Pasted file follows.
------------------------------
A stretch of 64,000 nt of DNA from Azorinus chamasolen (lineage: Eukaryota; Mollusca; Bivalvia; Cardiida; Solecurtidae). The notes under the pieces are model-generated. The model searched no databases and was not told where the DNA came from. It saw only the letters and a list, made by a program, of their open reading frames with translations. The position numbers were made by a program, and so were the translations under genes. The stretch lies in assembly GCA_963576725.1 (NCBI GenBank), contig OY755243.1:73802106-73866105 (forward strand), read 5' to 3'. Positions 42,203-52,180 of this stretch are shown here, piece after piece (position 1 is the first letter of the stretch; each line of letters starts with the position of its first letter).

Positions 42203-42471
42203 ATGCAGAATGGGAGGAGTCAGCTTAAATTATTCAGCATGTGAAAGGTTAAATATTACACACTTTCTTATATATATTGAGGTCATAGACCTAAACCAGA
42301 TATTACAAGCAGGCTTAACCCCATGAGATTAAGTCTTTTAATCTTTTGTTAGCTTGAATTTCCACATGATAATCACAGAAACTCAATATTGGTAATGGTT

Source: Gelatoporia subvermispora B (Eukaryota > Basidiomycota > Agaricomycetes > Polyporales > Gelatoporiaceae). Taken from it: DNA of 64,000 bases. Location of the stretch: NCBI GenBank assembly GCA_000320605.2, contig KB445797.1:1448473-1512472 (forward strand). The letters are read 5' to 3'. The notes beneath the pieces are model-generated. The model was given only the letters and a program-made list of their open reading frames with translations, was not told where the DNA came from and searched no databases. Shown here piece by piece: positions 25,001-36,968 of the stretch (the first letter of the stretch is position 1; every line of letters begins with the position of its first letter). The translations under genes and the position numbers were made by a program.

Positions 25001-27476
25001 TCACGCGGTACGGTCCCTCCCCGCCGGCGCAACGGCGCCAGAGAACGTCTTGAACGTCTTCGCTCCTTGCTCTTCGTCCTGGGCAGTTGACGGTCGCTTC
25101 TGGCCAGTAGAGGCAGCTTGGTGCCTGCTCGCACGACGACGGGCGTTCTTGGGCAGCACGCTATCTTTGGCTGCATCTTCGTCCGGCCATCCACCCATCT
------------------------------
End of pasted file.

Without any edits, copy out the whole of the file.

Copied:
A stretch of 64,000 nt of DNA from Azorinus chamasolen (lineage: Eukaryota; Mollusca; Bivalvia; Cardiida; Solecurtidae). The notes under the pieces are model-generated. The model searched no databases and was not told where the DNA came from. It saw only the letters and a list, made by a program, of their open reading frames with translations. The position numbers were made by a program, and so were the translations under genes. The stretch lies in assembly GCA_963576725.1 (NCBI GenBank), contig OY755243.1:73802106-73866105 (forward strand), read 5' to 3'. Positions 42,203-52,180 of this stretch are shown here, piece after piece (position 1 is the first letter of the stretch; each line of letters starts with the position of its first letter).

Positions 42203-42471
42203 ATGCAGAATGGGAGGAGTCAGCTTAAATTATTCAGCATGTGAAAGGTTAAATATTACACACTTTCTTATATATATTGAGGTCATAGACCTAAACCAGA
42301 TATTACAAGCAGGCTTAACCCCATGAGATTAAGTCTTTTAATCTTTTGTTAGCTTGAATTTCCACATGATAATCACAGAAACTCAATATTGGTAATGGTT

Source: Gelatoporia subvermispora B (Eukaryota > Basidiomycota > Agaricomycetes > Polyporales > Gelatoporiaceae). Taken from it: DNA of 64,000 bases. Location of the stretch: NCBI GenBank assembly GCA_000320605.2, contig KB445797.1:1448473-1512472 (forward strand). The letters are read 5' to 3'. The notes beneath the pieces are model-generated. The model was given only the letters and a program-made list of their open reading frames with translations, was not told where the DNA came from and searched no databases. Shown here piece by piece: positions 25,001-36,968 of the stretch (the first letter of the stretch is position 1; every line of letters begins with the position of its first letter). The translations under genes and the position numbers were made by a program.

Positions 25001-27476
25001 TCACGCGGTACGGTCCCTCCCCGCCGGCGCAACGGCGCCAGAGAACGTCTTGAACGTCTTCGCTCCTTGCTCTTCGTCCTGGGCAGTTGACGGTCGCTTC
25101 TGGCCAGTAGAGGCAGCTTGGTGCCTGCTCGCACGACGACGGGCGTTCTTGGGCAGCACGCTATCTTTGGCTGCATCTTCGTCCGGCCATCCACCCATCT